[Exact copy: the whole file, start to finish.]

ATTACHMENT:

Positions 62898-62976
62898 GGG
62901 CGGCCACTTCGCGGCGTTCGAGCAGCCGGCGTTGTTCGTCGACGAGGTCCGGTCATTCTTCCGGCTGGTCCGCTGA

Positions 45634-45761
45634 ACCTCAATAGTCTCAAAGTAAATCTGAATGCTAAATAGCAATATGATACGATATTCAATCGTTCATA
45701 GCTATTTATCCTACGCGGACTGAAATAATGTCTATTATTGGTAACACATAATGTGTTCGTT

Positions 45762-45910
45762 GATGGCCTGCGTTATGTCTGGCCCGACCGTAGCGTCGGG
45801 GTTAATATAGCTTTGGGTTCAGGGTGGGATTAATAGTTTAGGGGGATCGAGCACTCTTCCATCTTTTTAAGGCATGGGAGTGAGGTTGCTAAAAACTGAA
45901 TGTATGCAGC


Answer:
Positions 62898-62976
62898 GGG
62901 CGGCCACTTCGCGGCGTTCGAGCAGCCGGCGTTGTTCGTCGACGAGGTCCGGTCATTCTTCCGGCTGGTCCGCTGA

Positions 45634-45761
45634 ACCTCAATAGTCTCAAAGTAAATCTGAATGCTAAATAGCAATATGATACGATATTCAATCGTTCATA
45701 GCTATTTATCCTACGCGGACTGAAATAATGTCTATTATTGGTAACACATAATGTGTTCGTT

Positions 45762-45910
45762 GATGGCCTGCGTTATGTCTGGCCCGACCGTAGCGTCGGG
45801 GTTAATATAGCTTTGGGTTCAGGGTGGGATTAATAGTTTAGGGGGATCGAGCACTCTTCCATCTTTTTAAGGCATGGGAGTGAGGTTGCTAAAAACTGAA
45901 TGTATGCAGC